• UK, Japanese and European bonds: why lend to someone and receive a negative real return? We don’t need to.
  • Canada: Buying their bonds on lower yields than US Treasuries makes no sense.
  • Low-rated, highly levered credit: Avoid anything beginning with a C.
  • Subordinated financials: Yes, they are beaten up but too systemic for us (for now) and that’s before the leverage cycle really rolls over.
  • Emerging markets: leave it to the equity folks – they get paid for high growth, bond holders don’t.
  • Loans: the current equivalent of sub-prime?
  • Illiquids: investors are jittery and have a right to take money back. Illiquid bonds hold up well until someone tries to sell one.

So, lots of alpha for active managers to target. What about the beta?

Now, it’s at this stage that the interests of clients and asset managers often diverge. I love volatility, I hate trending markets. The former is a challenge, the latter dull. However, let’s be honest: clients want low volatility, high positive returns and those are best generated from dull, trending markets. Honest point, number two – we’ve had nearly 10 years of a bull market for almost all risk assets. QE and associated central bank measures have reduced volatility and meant all people had to do to top league table was take lots of risk. That period seems to have ended.

However, it does mean the core beta returns for bonds is likely to be low. The good news though is that risk assets such as high yield and investment grade have recently moved aggressively lower just as sovereign debt has rallied. Indeed, in certain parts of the market we can now see decent, long-term value.

And now the difficult bit – returns for 2019

Global rates markets

I continue to believe central banks will further tighten monetary policy next year. Folk are suggesting they are running scared given equity market corrections but as I type, despite all the noise, major US markets are (just) in positive territory for the year. We have seen a correction from highs but in no one’s book is that a crisis. I listed a pile of stuff that could go wrong above but against the following base case scenario– inflation at or modestly above target, low unemployment, ECB ending QE, US slows but no recession, and no trade war disaster – I’d estimate these returns from bonds:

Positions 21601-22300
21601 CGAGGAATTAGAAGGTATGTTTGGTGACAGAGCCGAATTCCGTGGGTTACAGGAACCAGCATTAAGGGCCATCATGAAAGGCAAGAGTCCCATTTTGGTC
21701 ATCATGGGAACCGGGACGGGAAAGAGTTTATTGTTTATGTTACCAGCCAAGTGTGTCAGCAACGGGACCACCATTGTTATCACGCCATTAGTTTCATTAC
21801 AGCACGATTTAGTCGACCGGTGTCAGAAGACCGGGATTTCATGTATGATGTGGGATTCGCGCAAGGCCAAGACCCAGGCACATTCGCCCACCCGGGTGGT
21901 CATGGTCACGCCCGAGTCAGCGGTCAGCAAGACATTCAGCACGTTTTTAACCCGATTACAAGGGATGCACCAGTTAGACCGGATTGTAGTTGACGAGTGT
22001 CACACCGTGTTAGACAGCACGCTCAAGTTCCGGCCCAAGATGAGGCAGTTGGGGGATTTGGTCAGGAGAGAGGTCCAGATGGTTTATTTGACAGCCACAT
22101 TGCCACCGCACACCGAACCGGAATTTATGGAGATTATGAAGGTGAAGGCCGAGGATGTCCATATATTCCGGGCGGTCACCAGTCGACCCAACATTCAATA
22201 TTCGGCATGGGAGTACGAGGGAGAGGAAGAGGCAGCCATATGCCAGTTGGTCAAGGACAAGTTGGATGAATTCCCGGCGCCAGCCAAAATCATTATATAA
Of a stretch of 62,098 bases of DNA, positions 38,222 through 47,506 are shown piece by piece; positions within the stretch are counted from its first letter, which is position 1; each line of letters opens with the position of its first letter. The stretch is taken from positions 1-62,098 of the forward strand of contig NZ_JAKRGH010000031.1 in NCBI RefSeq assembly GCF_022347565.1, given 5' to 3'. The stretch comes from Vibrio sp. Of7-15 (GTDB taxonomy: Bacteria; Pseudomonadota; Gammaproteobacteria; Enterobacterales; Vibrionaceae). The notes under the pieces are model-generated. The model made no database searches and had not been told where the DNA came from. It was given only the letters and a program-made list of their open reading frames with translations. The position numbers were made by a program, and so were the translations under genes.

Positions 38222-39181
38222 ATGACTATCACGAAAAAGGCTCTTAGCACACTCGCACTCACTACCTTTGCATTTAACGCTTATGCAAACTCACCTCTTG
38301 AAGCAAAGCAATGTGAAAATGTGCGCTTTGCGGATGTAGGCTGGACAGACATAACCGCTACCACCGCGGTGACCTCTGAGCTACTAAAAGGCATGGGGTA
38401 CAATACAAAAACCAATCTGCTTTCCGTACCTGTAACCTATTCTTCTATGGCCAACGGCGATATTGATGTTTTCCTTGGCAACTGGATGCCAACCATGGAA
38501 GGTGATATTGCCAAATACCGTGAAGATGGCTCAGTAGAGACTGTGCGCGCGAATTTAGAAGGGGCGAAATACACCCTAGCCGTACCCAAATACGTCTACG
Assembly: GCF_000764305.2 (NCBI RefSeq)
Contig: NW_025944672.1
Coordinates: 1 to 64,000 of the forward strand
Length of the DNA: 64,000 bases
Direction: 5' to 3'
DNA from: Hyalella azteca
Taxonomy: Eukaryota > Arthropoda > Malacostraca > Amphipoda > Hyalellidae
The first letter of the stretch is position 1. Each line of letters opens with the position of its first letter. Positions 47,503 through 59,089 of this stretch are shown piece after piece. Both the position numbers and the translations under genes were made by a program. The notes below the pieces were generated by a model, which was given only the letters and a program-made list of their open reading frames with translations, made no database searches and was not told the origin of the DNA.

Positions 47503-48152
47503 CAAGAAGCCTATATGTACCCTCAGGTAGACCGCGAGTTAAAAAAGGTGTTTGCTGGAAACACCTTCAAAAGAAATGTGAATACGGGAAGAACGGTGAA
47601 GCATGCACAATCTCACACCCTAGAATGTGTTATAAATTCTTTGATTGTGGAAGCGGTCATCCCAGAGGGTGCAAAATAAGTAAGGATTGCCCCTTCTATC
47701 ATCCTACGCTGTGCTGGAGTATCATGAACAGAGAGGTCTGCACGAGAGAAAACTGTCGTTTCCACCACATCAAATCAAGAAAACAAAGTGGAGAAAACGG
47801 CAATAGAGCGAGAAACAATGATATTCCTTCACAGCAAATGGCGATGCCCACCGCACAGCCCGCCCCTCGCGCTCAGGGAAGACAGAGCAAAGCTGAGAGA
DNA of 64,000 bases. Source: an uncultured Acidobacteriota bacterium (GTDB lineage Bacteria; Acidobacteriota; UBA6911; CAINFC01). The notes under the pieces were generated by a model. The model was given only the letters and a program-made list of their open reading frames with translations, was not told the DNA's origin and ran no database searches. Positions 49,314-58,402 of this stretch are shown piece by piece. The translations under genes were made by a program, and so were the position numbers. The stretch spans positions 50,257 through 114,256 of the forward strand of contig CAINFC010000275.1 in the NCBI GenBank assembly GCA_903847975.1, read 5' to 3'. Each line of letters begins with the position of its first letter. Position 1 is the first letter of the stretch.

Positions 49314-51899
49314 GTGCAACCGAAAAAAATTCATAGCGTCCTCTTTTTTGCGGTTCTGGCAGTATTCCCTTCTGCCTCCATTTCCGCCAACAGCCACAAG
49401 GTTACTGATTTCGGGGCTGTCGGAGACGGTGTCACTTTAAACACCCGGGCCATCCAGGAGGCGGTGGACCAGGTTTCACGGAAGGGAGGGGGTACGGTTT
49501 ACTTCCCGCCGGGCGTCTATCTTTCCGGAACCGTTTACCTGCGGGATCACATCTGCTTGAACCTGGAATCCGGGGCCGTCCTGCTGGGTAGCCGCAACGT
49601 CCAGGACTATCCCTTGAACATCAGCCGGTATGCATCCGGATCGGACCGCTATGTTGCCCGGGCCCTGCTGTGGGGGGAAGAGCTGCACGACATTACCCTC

10 year now

10 year at end 2019

Total return from “beta”

US Treasuries


3.1% (having been close to 3.5% mid-year on strong wage data). The Fed is well through its cycle, rounding errors now.

+2% (small capital loss, but 2.9% income)

German Bunds


0.8% (having been close to zero early in 2019 on Italy, German and UK politics). Still well below inflation.

-2% (capital loss and no compensating income)

UK Gilts


2.0% (Brexit done and either way they are a sell – inflation, growth or Jeremy Corbyn as PM)

-2% (in reality, who knows – small potential upside, material downside)


Credit markets


10 year now

10 year at end 2019

Total return from “beta”

Investment grade (US proxy)


4% (Little change to yield, rising sovereign debt offsets tighter spreads)

+4% (all income – downside danger as market is “long” and trying to sell risk)

High yield (Global index)


6.5% (tricky, could be 5.5%, could be 9% but less crowded part of risk given rise of loan market)

+8% (some way from the start of the default cycle, but risk backdrop prevents capital gains)

EM (hard currency sovereign)


5.5% (no disaster as US rates don’t go too much higher, but risk- adjusted looks poor)

+3% (belief that US won’t raise rates and $ will fall has held prices up. That may change, a little)


I said a year ago there was danger in buying bonds and despite increased equity volatility, most bond investors are down year to date. I believe the same patterns will repeat in 2019 although of course, the beta is marginally less expensive.

Optically there are some fairly simple trades: as you can see, I like the better “value” of US Treasuries and the better technicals of high yield. We are perhaps all too worried about Mr Trump, Italy or Brexit to see them. Sometimes there is no substitute for stepping back and trying to see the bigger picture – who knows, perhaps the holiday season will see us all gain new perspective.

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Key Risks 

Past performance is not a guide to future performance. Do remember that the value of an investment and the income generated from them can fall as well as rise and is not guaranteed, therefore, you may not get back the amount originally invested and potentially risk total loss of capital. Investment in Funds managed by the Global Fixed Income team involves foreign currencies and may be subject to fluctuations in value due to movements in exchange rates. The value of fixed income securities will fall if the issuer is unable to repay its debt or has its credit rating reduced. Generally, the higher the perceived credit risk of the issuer, the higher the rate of interest. Bond markets may be subject to reduced liquidity. The Funds may invest in emerging markets/soft currencies and in financial derivative instruments, both of which may have the effect of increasing volatility.


The information and opinions provided should not be construed as advice for investment in any product or security mentioned, an offer to buy or sell units/shares of Funds mentioned, or a solicitation to purchase securities in any company or investment product. Always research your own investments and (if you are not a professional or a financial adviser) consult suitability with a regulated financial adviser before investing. 

Tuesday, December 11, 2018, 2:24 PM